2) Credit Suisse argues some gold demand comes from a "fear trade"; I think John Kaiser's take is better, that gold competes against the US dollar (et al) when there is uncertainty about global hegemony. Again, unless you argue globalization is about to end, I don't really see any way to argue for the end of this trend - except maybe by suggesting something nasty happening with China that drives the world back into Cold-War-style major power blocs that at least reinforce US dominance within their bloc. But that would probably be fearwise bullish for gold too, no?

3) I still see zero correlation between US housing demand and gold demand. I'm sorry, I don't see it. They think it's important but fail to explain why. This section looks like filler.

4) I still see zero correlation between US inflation and gold demand (as they do too later on). As an aside, I agree with them that there won't be an explosion of inflation any time soon, and from now on will be ignoring any opinion source who screams "wharrgarbl inflation".

5) Now, they do mention China - but say that gold demand there will be reduced by more competition from equities and bonds. I'm sorry, but I think the Chinese financial and investment system has to be drastically reformed, and show better stability and reliability, before gold's competitors can establish a high enough trust level to lure much money out of gold. I think China needs at least a generation of utter stability to do this, and I'm worried that they won't do it. And also, remember that they need not just to sap demand from gold; they have to sap enough demand to swamp out year-over-year Chinese wealth creation.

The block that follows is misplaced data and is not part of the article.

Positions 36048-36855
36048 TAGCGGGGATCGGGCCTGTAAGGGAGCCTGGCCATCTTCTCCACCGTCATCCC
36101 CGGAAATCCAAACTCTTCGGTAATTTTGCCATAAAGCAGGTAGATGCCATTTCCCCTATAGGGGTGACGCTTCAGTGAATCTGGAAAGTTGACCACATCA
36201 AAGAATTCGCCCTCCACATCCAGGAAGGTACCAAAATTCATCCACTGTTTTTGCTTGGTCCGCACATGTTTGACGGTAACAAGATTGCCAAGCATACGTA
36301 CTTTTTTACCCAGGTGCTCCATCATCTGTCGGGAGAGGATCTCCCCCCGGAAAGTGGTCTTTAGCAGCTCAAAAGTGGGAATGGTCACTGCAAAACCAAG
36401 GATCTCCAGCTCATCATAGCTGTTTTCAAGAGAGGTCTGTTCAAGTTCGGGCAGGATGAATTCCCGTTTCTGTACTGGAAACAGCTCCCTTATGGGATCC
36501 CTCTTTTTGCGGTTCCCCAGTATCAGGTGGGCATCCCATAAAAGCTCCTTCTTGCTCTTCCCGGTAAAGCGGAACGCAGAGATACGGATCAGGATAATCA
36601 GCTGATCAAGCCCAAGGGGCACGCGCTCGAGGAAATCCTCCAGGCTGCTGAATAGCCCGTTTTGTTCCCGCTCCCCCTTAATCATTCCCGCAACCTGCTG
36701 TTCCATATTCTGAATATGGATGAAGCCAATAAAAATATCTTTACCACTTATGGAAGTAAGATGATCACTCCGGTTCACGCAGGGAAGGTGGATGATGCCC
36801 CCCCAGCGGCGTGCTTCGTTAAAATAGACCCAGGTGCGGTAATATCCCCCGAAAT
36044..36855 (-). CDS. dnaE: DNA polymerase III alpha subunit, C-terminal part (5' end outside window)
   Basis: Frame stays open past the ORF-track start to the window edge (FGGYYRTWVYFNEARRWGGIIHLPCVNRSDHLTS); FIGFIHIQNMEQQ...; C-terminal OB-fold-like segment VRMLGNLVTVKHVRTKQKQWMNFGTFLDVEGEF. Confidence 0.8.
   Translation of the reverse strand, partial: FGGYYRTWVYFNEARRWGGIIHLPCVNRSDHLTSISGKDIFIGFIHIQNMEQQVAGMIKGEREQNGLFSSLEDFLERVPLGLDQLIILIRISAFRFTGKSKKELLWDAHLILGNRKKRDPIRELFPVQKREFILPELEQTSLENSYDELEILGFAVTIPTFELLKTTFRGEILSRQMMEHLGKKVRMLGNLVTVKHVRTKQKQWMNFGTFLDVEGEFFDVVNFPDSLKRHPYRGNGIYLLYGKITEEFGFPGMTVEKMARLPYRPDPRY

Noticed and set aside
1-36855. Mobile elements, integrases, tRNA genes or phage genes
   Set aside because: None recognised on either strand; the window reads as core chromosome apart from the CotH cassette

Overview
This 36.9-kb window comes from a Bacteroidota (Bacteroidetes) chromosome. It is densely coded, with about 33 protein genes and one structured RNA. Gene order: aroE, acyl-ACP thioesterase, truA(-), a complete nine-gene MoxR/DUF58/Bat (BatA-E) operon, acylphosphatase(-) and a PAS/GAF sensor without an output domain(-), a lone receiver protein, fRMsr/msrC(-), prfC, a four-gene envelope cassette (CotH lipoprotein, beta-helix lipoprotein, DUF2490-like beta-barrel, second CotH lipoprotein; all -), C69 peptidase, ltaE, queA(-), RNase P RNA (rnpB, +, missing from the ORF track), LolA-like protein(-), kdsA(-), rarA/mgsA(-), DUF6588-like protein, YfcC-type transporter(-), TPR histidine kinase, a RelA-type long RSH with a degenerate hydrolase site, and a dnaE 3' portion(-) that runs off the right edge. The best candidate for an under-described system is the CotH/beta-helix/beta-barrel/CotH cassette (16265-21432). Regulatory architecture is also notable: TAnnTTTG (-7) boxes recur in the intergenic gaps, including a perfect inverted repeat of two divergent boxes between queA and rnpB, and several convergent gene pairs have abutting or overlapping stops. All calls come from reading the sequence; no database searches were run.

6) "Some gold bulls argue that a renewed focus on capex discipline and cost control by major gold miners should result in slower growth in mine supply. Perhaps, but [...] we do not believe mine supply has much impact on price over the short to medium term." WHAT?!? You'll just completely ignore the supply side of the argument?